La Traviata

Up until recent generations, what was a girl to do if she wanted to be her own boss, free from the legal and emotional tyranny of a husband? Well, if you were pretty and witty and bright, the path of least resistance was that of the courtesan or geisha. But despite the perceived glamour of this way of life, the "official" public position toward this profession has always been one of hypocritical disapproval.

So, it seemed a bit of a leap in 1852 for Giuseppe Verdi to write an opera about a tubercular woman of questionable reputation. Yet Verdi's venture followed on the heels of La dame aux camèlia, a very successful novel and play by Alexandre Dumas fils based on his relationship with the fair courtesan, Marie Duplessis. Perhaps even more compelling for Verdi was his long-term affair with Giuseppina Strepponi, who later became his second wife.

Photo of Elizabeth Futral as Violetta
Elizabeth Futral as Violetta
Photo: P. Switzer
Nevertheless, making Violetta Valery the heroine of La Traviata is a bold social statement that not only challenged the double-standards of Verdi's day, but is just as challenging to the moral pretensions of our own society.

Following last week's wildly popular cutting-edge production of The Barber of Seville, Opera Colorado's artistic, and in this case, stage director James Robinson wisely chose a traditional approach to this musical and dramatic masterpiece.

Photo of Scott Hendricks as Giorgio Germont
Scott Hendricks as
Giorgio Germont
Photo: P. Switzer
Treating Boettcher Concert Hall's three-quarters thrust arrangement as if it were a proscenium, Bruno Schwengl's imposing backdrops and evocative settings provide an epic canvas for an evening of stirring vocals and solid acting.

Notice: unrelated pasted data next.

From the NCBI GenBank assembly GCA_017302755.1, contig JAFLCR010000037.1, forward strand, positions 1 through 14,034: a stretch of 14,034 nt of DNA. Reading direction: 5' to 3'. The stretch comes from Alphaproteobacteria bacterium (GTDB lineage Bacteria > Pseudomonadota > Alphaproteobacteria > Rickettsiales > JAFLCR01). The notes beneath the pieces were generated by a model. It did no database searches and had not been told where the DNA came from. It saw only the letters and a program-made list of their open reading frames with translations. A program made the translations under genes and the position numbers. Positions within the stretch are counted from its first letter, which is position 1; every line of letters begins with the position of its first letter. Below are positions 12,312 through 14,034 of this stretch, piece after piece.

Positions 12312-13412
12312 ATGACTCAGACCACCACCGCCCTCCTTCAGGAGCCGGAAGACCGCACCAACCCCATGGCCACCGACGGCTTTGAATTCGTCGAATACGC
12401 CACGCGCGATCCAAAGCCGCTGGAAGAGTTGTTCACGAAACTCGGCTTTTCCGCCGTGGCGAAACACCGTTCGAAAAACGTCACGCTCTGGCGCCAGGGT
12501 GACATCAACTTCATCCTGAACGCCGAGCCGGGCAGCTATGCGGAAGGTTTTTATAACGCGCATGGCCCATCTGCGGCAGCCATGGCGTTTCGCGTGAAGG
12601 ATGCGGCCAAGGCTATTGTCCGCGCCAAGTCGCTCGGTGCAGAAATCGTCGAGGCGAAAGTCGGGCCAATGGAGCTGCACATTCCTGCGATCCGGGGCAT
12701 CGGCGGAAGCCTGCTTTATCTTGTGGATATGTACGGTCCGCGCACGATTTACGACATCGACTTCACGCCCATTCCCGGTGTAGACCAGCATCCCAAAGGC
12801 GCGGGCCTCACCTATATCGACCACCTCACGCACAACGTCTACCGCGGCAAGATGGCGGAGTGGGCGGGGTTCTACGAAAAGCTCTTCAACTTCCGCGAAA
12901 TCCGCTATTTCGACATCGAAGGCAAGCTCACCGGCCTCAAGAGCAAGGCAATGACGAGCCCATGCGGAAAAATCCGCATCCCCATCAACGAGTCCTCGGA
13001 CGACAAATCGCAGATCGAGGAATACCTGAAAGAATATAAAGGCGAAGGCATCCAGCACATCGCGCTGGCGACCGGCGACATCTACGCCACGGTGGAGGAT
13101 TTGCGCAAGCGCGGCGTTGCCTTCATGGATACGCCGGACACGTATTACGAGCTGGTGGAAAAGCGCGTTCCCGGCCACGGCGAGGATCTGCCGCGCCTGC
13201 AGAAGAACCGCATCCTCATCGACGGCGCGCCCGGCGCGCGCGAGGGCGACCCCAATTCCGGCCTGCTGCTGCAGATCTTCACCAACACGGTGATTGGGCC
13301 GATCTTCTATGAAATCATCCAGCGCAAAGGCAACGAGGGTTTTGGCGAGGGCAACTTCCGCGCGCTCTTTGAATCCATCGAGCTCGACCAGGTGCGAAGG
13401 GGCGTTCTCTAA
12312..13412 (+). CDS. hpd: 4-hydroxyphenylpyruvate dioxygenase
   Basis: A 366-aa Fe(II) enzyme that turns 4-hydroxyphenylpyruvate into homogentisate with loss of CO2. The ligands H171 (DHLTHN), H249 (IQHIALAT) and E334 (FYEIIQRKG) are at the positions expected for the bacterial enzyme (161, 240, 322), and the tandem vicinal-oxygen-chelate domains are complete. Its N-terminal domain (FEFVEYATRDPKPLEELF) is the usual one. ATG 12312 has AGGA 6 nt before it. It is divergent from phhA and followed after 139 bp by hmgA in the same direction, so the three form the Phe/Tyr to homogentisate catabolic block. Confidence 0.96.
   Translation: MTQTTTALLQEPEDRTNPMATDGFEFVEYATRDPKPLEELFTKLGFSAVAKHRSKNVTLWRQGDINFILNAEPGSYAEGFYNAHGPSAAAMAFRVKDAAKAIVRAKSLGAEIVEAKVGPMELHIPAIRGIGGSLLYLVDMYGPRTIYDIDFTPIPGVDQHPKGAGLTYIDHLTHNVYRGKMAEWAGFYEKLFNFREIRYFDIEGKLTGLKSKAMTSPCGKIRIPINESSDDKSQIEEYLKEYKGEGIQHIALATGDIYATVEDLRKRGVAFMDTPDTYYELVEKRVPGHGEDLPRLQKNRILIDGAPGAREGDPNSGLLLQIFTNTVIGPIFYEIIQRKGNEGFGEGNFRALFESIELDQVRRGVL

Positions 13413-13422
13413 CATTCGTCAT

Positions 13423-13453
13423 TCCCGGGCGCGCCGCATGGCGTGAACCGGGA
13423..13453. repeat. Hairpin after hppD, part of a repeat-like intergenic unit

If only for her heavenly soprano, Elizabeth Futral would be worth many times the ticket price, but added to her heart-wrenching dramatics, we were left awed and wishing that we could attend the next three performances.

Photo of Eric Cutler as Alfredo
Eric Cutler as Alfredo
Photo: P. Switzer
But the evening's fireworks did not stop there. Eric Cutler, as Alfredo Germont, Violetta's lover, showed much passion, tugging at us with his pleasing Italian phrasing and expressive tenor. Scott Hendricks, as Giogio Germont, thrilled us with his booming baritone, and made such a convincing show of Giorgio's change of heart, he left no doubt as to his sincerity—no mean feat considering the selfish motives with which he begins.

Photo of Elizabeth Futral as Violetta
Elizabeth Futral as Violetta
Photo: P. Switzer
The Colorado Symphony Orchestra, under the baton of Steven White, delivers the beauty and full range of Verdi's score, and the Opera Colorado Chorus adds depth and gravity at every turn.

Opera Colorado's powerful rendition of La Traviata has two remaining performances—Friday at 7:30 pm and Sunday at 2:00 pm. 303-893-4100.

Bob Bows


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